“The great merit of gold is precisely that it is scarce; that its quantity is limited by nature; that it is costly to discover, to mine, and to process; and that it cannot be created by political fiat or caprice.” — Henry Hazlitt, “The Search for an Ideal Money”
Hazlitt, when he wrote the above words in the midst of America’s struggles with inflation in the 1970s, could have been writing of the precious metals as a group.
“Gold” often serves as a synecdoche of the whole asset class. The precious metals constitute a hedge against inflation, they have intrinsic value, holding these assets creates no counterparty risk, they are easy to sell (that is, very liquid), and they add diversity to a portfolio. But these points are all merely variations on Hazlitt’s theme.
Half a century later, many investors decided that Hazlitt was right. They want in on precious metals. This brings them to the next question: how should they go about choosing the particulars?
As a partial answer to that question, what follows is a discussion of the differences among gold, silver, platinum, and palladium, and how they matter.
We will not discuss financial derivatives, indexes, ETFs, mutual funds, or mining stocks as ways of gaining exposure to these metals. All those options exist, and they are important, but they are the proper subject of subsequent articles.
For now, we will generally assume an investor interested in the physical ownership of a precious metal, though some of our observations here will be pertinent to those other plays as well.
Palladium: Coins, Converters, and Risk
Let us consider palladium.
Like each of the other metals just described, palladium is used in jewelry. But most of the action of this metal is in its industrial uses.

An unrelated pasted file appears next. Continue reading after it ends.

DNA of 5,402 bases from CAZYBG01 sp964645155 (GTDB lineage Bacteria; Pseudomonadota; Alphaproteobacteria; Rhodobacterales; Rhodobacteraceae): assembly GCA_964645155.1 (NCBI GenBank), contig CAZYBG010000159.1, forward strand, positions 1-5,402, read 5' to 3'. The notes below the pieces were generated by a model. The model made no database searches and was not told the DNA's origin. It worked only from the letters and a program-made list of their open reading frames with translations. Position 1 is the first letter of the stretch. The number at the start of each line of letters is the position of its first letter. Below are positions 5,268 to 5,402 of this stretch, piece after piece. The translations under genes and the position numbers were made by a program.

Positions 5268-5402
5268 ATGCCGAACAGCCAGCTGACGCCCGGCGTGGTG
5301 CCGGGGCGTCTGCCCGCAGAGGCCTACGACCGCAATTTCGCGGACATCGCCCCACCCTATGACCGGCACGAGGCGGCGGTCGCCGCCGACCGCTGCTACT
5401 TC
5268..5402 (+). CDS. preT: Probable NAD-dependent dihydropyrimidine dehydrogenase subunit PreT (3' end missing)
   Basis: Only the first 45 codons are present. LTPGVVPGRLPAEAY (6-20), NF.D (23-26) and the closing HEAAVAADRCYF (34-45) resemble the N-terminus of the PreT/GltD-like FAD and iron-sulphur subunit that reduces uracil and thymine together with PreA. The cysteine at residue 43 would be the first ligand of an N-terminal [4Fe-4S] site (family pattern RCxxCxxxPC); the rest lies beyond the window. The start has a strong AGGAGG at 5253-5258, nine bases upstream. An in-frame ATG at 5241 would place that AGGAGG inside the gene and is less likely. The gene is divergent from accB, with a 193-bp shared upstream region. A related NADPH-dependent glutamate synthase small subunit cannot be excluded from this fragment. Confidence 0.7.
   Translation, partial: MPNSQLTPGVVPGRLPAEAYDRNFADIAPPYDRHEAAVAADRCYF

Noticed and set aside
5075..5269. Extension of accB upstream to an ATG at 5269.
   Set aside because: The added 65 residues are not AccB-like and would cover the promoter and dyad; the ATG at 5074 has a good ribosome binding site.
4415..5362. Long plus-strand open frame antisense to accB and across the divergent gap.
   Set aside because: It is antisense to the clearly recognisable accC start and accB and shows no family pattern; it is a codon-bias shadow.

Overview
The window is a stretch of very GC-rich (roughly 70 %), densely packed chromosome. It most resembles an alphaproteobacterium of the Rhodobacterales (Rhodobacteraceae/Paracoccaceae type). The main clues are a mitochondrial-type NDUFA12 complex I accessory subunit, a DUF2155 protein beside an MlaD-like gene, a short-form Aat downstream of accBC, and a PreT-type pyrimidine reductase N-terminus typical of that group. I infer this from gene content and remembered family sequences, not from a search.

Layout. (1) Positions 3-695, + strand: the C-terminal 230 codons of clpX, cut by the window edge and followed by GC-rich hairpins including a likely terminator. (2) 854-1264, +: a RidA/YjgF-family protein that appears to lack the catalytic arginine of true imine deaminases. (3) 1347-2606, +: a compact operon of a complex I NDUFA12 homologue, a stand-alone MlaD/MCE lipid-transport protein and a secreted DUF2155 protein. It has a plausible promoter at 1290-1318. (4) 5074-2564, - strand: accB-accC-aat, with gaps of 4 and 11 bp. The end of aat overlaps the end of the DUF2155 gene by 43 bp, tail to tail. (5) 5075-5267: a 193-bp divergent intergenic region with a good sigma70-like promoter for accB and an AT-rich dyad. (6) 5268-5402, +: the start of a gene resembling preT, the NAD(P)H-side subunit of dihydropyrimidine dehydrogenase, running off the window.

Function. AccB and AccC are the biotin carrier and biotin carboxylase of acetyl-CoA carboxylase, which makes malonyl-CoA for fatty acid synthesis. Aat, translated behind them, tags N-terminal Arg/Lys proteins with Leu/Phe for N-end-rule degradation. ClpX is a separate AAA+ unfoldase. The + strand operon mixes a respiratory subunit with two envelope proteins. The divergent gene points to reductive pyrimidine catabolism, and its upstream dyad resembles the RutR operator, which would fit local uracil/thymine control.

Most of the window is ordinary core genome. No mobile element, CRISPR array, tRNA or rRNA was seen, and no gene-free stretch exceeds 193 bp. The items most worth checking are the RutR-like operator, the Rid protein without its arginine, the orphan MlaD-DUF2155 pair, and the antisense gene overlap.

And there’s the rub, for palladium’s chief industrial use is in neutralizing harmful emissions. That is 80% of the metal’s demand. A scaled move away from the internal combustion engine toward alternative means of transit could be a serious blow to demand. Even short of that, automakers could devise a way to accomplish the catalytic conversion with a less expensive metal.
Palladium is also used in coinage, although that is rare and recent. The first recorded case was occasioned by the coronation of a King of Tonga in 1967. The government of that South Pacific island commemorated the ascension of King Taufa Ahau Tupou IV with a palladium coin.
In general, palladium is a very speculative play for a retail investor.
Platinum Bars, Coins, and Price Moves
Let’s move on to platinum, another industrial metal.
It is possible to buy physical platinum either as a bar (the sizing of the bars depends on the foundry) or as a coin. But platinum bars are both inconvenient to store and illiquid.
Platinum coins are a somewhat more recent phenomenon than gold or silver coins, but still, they preceded the coronation of the King of Tonga by more than a century. Such coins were an innovation of the Russian monarchy in the early 19th century. They’ve had a spotty history since, in part because they can be uncomfortably easy to counterfeit.
More recently, there has emerged a very convenient way for retail investors to expose themselves to this metal: the U.S. mint has been issuing the American Platinum Eagle since 1997.
As to price, what is intriguing about platinum is that although its price moves roughly correlated with those of gold from 1985 to 2014, they have followed very different paths in the years since.
Both metals peaked and fell sharply in the midst of the global financial crisis of 2008, and both quickly recovered.
Platinum hit another peak in January 2011. Gold did the same. Then each headed south, but gold reversed its course, heading up again in 2014 as platinum continued down. One likely explanation for this divergence: in June 2014, the European Central Bank announced nominal negative interest rates, because the ECB was afraid of deflation. This may have pressed some investors to look for an inflation hedge. Gold is among those, platinum is not.